Having only done Kukki style sparring, I can't properly compare the two but I can say that Kukki style sparring emphasises the athletic ability of the practitioner over realism. I have always found this strange. This method of sparring is lots of fun, is good exercise and requires a lot of skill but doesn't even remotely resemble the core of the martial art.
I believe that this style of sparring arose as a result of the equipment used (heavy torso padding) and the no punch to the face rule. It's impractical to block a kick to the head because you'll just hurt your arms in most cases and there's no point blocking your torso because the padding will do the job for you. The logical consequence is that arms are basically momentum generators, instead of used in any practical sense for defence. The purpose is less to block your opponents hits but to accept that they'll land a few blows and try to score more points than they did. This is only possible because kicks against the torso guard don't hurt much and can basically be ignored (barring the occasional powerful back kick).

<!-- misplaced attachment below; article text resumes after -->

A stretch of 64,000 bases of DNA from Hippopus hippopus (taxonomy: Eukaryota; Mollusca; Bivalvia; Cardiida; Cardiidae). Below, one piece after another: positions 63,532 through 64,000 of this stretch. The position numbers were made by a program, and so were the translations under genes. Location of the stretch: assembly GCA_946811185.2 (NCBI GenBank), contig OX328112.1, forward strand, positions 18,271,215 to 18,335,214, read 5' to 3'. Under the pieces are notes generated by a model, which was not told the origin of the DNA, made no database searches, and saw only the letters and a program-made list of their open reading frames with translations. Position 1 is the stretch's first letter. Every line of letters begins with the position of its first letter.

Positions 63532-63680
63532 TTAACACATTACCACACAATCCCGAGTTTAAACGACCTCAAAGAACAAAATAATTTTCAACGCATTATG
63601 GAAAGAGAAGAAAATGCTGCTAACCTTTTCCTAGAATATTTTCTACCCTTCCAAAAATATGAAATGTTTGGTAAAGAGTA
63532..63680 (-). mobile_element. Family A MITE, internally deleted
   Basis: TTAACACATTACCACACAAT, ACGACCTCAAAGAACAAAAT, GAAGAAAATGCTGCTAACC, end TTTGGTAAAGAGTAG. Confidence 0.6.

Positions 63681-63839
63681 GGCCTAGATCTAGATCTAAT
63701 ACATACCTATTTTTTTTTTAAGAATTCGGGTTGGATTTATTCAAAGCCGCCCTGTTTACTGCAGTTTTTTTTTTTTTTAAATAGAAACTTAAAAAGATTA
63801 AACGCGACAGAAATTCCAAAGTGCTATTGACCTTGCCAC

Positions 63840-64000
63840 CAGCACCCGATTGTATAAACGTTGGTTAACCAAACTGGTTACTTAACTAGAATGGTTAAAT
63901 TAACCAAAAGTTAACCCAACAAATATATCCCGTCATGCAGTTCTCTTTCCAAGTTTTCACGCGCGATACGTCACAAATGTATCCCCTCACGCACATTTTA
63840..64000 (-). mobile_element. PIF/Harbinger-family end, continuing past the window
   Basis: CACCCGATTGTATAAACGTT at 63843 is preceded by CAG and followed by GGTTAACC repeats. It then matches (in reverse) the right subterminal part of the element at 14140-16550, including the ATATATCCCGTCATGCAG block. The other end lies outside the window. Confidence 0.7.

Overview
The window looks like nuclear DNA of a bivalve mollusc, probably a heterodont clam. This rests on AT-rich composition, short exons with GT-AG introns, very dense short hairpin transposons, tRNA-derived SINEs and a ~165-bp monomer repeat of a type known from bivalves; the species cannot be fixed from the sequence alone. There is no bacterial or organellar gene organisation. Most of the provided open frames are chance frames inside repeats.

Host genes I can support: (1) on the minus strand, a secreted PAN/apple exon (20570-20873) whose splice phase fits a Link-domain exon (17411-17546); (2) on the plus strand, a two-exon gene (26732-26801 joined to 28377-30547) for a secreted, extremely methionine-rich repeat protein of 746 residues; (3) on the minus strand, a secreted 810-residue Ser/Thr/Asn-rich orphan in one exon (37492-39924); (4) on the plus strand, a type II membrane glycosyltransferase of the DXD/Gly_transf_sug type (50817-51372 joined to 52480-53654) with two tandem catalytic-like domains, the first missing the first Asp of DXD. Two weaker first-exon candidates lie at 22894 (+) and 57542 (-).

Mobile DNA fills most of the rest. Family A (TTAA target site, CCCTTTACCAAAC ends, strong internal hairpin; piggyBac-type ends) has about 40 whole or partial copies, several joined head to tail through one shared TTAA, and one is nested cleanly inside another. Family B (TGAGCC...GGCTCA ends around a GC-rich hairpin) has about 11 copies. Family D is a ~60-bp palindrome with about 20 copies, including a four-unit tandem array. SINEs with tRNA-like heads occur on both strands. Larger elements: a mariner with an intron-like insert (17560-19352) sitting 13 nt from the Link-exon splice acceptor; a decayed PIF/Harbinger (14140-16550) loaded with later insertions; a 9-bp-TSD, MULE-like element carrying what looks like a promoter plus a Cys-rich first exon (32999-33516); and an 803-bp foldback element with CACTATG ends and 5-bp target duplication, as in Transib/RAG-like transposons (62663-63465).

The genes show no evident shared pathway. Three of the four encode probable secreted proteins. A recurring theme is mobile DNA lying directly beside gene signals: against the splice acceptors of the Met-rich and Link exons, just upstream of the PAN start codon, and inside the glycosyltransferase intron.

I have always thought that this form of sparring encourages sloppy technique at the expense of power and speed. You are only able to generate that much power quickly because you can afford not to guard yourself with your hands. In a situation where you are not wearing the torso guard, those kinds of kicks open you up for major damage.
(Website by Marc MacYoung, not me)